The Effects of Monetary Rewards and Data Privacy Levels On Generation Z’s Willingness To Share Personal Data

Charles H. Dyson School of Applied Economics and Management

DSC Johnson College of Business | Cornell University

An independent study commissioned by FreedomPay and Cornell University investigates into GenZ’s willingness to share their personal data with payments platforms and merchants across all sectors. It evaluates the impact of monetary rewards on Gen Zers readiness to share low, medium, and high-privacy data ranging from their age and email address to income and GPS location. 

Researchers surveyed 200 Cornell University students born after 1995 to uncover answers to key questions, including:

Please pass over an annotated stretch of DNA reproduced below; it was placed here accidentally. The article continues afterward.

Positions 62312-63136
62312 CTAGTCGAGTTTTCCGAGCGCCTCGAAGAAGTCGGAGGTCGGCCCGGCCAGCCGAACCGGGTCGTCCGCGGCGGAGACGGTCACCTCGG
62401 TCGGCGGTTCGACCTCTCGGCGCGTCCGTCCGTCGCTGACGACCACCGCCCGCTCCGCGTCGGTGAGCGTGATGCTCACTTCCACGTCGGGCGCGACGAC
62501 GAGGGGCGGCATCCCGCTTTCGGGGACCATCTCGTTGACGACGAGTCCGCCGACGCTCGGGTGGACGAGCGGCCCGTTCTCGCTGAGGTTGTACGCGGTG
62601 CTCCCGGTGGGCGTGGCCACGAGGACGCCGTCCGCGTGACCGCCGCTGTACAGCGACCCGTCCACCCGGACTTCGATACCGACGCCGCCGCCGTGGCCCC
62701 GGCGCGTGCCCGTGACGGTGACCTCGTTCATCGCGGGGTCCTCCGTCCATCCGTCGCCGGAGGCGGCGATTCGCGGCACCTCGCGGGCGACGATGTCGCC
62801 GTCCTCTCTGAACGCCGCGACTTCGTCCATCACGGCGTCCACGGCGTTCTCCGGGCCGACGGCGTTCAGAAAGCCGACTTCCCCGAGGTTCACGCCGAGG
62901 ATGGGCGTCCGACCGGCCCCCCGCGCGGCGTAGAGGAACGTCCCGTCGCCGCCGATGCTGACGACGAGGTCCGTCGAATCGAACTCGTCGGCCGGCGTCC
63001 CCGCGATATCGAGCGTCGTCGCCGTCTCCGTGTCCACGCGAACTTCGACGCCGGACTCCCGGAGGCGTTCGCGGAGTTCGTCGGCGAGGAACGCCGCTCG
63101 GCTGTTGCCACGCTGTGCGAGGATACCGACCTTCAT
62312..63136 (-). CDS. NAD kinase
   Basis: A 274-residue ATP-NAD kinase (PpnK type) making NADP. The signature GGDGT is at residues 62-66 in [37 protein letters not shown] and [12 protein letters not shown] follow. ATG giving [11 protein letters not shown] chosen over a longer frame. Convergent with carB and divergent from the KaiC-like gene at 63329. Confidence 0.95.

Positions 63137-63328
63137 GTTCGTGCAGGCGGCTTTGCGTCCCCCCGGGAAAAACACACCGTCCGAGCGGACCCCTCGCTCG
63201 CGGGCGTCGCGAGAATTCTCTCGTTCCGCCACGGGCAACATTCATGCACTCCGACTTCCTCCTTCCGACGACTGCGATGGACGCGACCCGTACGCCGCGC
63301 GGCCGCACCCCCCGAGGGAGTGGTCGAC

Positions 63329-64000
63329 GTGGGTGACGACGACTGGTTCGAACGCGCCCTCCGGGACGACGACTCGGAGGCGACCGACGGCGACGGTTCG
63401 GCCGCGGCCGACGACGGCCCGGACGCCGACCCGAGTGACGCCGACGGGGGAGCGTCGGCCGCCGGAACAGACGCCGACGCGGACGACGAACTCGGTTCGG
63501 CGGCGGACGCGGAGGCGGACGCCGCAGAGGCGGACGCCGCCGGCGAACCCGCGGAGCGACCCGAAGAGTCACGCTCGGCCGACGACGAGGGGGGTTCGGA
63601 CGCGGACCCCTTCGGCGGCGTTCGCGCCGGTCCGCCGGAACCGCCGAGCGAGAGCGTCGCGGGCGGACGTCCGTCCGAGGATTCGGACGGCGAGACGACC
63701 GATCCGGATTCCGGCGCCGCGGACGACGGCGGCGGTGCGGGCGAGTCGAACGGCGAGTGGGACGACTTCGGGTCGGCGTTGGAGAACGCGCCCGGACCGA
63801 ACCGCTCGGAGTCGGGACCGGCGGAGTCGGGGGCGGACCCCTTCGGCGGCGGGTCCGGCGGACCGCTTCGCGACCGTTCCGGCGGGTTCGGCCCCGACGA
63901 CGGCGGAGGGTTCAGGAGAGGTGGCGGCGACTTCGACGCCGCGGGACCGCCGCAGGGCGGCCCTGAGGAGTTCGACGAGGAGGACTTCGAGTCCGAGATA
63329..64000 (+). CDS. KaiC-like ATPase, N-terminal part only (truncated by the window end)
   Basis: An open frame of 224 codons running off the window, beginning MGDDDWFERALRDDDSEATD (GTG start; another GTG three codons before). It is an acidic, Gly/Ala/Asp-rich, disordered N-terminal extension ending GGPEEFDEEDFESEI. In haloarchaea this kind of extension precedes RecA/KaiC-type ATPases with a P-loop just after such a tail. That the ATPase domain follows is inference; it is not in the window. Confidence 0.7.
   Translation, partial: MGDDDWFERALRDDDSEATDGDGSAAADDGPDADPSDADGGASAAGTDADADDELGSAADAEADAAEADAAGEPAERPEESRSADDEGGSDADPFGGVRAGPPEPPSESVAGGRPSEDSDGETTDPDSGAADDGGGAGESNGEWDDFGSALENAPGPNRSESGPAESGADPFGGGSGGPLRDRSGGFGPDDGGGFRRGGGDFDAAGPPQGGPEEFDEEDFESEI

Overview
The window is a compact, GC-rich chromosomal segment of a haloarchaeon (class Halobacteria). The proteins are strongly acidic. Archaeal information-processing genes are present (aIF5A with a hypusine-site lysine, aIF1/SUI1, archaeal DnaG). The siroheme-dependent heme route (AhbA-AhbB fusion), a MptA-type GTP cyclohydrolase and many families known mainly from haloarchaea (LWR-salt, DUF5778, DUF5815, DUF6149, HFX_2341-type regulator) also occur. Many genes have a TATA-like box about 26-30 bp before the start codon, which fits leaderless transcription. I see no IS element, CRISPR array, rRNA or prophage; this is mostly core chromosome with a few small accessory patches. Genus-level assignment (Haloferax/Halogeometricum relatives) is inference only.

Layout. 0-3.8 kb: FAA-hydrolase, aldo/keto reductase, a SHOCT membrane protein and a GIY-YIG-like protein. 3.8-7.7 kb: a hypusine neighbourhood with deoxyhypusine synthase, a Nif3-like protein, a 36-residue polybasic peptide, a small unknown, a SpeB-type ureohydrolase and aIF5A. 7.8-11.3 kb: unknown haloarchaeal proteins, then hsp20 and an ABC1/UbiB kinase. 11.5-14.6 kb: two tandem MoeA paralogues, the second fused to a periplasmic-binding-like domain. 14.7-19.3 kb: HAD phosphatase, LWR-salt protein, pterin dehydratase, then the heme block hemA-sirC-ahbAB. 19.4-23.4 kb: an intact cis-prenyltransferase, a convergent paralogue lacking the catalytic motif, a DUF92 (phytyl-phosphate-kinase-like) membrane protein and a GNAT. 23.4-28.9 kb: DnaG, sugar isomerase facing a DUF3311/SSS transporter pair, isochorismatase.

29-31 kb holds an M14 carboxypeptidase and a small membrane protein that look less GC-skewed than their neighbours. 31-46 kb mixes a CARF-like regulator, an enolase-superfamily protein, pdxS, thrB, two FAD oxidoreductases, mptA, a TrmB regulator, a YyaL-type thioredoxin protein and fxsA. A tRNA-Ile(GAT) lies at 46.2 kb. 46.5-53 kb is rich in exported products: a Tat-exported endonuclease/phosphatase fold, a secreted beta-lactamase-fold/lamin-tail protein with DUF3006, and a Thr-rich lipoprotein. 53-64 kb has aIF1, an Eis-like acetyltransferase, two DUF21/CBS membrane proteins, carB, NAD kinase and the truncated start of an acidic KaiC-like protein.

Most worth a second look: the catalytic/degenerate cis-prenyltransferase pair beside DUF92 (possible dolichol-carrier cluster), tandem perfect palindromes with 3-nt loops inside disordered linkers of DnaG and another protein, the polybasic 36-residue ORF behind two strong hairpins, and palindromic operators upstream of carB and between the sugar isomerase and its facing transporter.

• What data do participants consider low, medium, or high privacy? 
• Are participants more willing to share low, medium, or high-privacy level data? 
• Which privacy level data is most influenced by monetary rewards? 
• Are loyalty points or cash discounts more effective as incentives for data sharing? 
• Are Gen Z more wary of data sharing than older generations?

The study presents a non-representative snapshot of Gen Z views toward data sharing and incentives. However, it presents the challenges facing and opportunities ahead for retailers and merchants seeking to reach these consumers using the right mix of incentives. 

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